Can buying lotteries be a good deed? The government says so in its advertisements for Kerala lotteries. It argument may seem right as the revenues from the Karunya lotteries of State government is to be spent for funding assistance to poor patients requiring treatment for serious ailments affecting vital organs of the body.
Lotteries nurture the instinct for gambling. Everybody knows that most of the buyers of the lottery never benefit from it whereas the seller always benefits. However, running of lotteries by the government has been justified on the ground that it provides employment to many and satisfy the urge of the people to try their luck. The justifications get a boost when the government says that the returns are to be used to fund care of critically ill patients. It also serves as a good marketing strategy for the State lotteries.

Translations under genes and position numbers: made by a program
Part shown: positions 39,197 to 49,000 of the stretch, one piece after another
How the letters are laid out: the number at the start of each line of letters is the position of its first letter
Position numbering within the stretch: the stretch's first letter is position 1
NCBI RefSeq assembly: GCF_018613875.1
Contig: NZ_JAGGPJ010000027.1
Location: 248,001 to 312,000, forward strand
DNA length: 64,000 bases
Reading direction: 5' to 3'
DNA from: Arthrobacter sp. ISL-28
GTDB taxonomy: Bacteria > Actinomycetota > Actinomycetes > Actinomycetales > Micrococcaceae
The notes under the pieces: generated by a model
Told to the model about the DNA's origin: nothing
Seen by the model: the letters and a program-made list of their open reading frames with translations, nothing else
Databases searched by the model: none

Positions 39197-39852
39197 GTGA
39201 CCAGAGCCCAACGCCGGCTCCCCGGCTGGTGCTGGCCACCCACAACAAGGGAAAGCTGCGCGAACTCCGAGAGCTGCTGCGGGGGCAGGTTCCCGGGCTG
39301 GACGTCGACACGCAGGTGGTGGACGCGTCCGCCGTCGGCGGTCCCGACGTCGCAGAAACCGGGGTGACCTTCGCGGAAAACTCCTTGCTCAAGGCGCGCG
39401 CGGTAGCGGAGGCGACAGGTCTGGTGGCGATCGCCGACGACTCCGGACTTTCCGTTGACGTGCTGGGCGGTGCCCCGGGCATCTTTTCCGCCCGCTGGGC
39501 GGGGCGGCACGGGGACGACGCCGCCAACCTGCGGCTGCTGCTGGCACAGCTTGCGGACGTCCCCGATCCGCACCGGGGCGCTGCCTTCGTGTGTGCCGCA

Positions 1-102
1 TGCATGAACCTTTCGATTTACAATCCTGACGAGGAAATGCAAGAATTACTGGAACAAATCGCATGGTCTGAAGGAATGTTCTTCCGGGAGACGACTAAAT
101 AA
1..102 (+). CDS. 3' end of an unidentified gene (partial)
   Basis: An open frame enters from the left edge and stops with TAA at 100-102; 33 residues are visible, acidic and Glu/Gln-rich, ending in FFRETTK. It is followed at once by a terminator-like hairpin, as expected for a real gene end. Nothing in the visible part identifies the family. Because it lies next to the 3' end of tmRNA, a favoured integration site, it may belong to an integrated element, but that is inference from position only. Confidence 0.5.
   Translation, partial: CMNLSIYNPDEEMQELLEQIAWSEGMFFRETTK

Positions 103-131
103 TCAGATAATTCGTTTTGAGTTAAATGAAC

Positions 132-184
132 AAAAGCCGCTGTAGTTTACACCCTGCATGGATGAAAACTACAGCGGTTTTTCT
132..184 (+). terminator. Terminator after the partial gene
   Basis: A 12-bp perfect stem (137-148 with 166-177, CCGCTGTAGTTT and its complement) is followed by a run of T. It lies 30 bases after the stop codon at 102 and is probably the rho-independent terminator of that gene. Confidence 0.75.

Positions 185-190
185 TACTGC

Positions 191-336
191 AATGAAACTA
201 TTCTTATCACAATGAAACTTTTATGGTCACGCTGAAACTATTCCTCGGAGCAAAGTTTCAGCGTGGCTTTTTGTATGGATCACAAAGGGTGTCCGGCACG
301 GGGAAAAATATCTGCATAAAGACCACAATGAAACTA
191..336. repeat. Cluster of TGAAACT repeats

However, the picture changes when one examines these arguments from another perspective. The government is resorting to creation of non-productive employment instead of creating real employment opportunities. Free treatment of poor patients for serious ailments is not a priority of government: it is not willing to spend tax revenues for the purpose; but want people with gambling instinct to do the job. It is promoting the instinct by using fund raising aspect of the lottery for marketing purposes and terming it as a good deed. The marketing campaign would lead to people imbibing wrong values: the buyer of the lottery hides his greed behind altruism.